EFF, Bloggers Win Appeal In Apple Case
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A California state appeals court on Friday ruled in favor of the Electronic Frontier Foundation's (EFF's) appeal on behalf of three bloggers being sued by Apple Computer. The case challenged whether or not online journalists have the same right to protect confidential sources as those whose work appears in print publications.
The ruling overturned a lower court decision in March that bloggers do not have the same confidentiality rights as print reporters. Apple has not yet publicly commented on the decision.
The whole mess began in December 2004, when Apple filed suit against 20 unnamed and presumably unknown individuals, referred to in the court filing as "Does," for leaking confidential materials on an Apple product under development to several Web publications, including the Web sites AppleInsider and PowerPage.
As part of its investigation, Apple subpoenaed Nfox -- PowerPage's email service provider -- for communications and unpublished materials obtained by PowerPage publisher Jason O'Grady. A Santa Clara trial court upheld the subpoena in March of 2005 and the EFF appealed.
In a 69-page ruling, the 6th District Court of Appeal ruled that bloggers and webmasters are no different in their protections than a reporter and editor for a newspaper. "We can think of no workable test or principle that would distinguish 'legitimate' from 'illegitimate' news," the judges wrote.
"Any attempt by courts to draw such a distinction would imperil a fundamental purpose of the First Amendment, which is to identify the best, most important, and most valuable ideas not by any sociological or economic formula, rule of law, or process of government, but through the rough and tumble competition of the memetic marketplace," they wrote.
"Today's decision is a victory for the rights of journalists, whether online or offline, and for the public at large," said EFF Staff Attorney Kurt Opsahl in a statement. Opsahl argued the case before the appeals court last month. "The court has upheld the strong protections for the free flow of information to the press, and from the press to the public."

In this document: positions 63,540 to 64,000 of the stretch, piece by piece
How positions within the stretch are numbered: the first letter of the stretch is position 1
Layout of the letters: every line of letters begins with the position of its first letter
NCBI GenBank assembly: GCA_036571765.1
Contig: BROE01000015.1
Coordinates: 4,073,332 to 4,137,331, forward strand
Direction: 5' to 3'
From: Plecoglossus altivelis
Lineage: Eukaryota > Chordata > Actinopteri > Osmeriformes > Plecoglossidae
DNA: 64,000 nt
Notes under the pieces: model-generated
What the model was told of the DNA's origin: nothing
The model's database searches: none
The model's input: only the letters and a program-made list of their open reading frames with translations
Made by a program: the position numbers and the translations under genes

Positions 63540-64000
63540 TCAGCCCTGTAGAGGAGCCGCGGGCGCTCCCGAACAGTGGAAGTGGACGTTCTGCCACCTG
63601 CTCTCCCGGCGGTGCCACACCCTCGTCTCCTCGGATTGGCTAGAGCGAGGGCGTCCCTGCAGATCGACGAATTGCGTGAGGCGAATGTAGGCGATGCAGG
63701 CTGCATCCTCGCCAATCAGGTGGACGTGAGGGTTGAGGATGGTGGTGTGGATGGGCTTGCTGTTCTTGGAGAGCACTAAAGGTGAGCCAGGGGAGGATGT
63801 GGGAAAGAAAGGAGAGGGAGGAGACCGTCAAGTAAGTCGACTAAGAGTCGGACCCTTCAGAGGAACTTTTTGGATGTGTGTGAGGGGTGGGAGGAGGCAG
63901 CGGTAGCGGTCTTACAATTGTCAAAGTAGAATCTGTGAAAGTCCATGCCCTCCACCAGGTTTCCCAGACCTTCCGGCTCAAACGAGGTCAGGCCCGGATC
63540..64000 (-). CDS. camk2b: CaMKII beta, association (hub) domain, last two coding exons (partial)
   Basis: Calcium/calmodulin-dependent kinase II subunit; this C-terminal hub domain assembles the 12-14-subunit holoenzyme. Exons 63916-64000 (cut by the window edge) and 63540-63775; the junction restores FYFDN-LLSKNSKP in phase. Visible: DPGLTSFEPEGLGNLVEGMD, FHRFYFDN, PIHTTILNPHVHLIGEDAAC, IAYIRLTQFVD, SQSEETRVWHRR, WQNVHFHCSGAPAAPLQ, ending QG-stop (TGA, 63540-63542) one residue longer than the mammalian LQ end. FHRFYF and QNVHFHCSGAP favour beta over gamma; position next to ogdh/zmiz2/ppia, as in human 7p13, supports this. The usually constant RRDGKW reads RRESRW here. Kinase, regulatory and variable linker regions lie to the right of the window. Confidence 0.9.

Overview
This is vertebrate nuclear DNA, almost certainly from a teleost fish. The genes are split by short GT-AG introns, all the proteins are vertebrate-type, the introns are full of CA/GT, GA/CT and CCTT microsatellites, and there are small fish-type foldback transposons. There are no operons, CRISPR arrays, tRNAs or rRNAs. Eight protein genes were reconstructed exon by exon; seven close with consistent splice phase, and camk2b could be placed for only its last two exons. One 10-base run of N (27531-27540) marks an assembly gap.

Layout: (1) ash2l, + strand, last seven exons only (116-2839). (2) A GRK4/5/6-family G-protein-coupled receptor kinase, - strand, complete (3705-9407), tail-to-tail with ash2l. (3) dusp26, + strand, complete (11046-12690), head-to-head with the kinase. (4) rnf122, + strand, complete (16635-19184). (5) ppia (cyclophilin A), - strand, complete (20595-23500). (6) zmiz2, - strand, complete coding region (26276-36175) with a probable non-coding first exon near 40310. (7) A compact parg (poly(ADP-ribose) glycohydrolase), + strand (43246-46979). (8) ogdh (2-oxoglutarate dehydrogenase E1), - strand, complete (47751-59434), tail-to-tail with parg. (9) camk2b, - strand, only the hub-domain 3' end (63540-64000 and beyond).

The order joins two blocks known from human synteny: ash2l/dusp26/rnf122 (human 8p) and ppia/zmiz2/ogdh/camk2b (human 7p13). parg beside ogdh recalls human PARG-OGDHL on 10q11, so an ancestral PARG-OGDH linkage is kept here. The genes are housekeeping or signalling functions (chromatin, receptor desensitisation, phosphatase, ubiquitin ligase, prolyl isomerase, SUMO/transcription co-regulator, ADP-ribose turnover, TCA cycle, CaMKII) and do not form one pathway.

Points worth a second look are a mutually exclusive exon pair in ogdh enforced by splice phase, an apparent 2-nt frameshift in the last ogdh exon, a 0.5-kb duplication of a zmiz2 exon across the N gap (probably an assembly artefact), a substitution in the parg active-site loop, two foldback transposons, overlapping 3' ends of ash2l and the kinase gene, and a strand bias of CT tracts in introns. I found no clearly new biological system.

Apple argued its right to trade secrets trumped Constitutional rights, and it had exhausted other sources to determine the source of the information, even though Apple hadn't deposed employees who were in a position to know, Kevin Bankston, a staff attorney for the EFF told internetnews.com. The lower court decision agreed, and said Apple's trade secrets rights would trump any journalist's rights to source confidentiality.
Bankston said the ruling is a win for anyone who uses email. "A lot of people will hear about this decision and think it doesn't affect them since they are not journalists, but it has a broader impact because of the number of email providers, particularly the number based in this district," he said.
The court read Federal privacy law to forbid civil litigants like Apple from subpoenaing an individual's e-mail from e-mail providers. Instead, the court said civil litigants must subpoena you directly, and if you are a journalist, you can assert your rights of confidential sources.
"So they have to subpoena you rather than doing an end run around your rights and going straight to your e-mail provider," said Bankston.
If Apple chooses to appeal, the case goes to the state Supreme Court. Thus far, the sources for the original story have not been revealed, "and hopefully based on this decision they never will," said Bankston.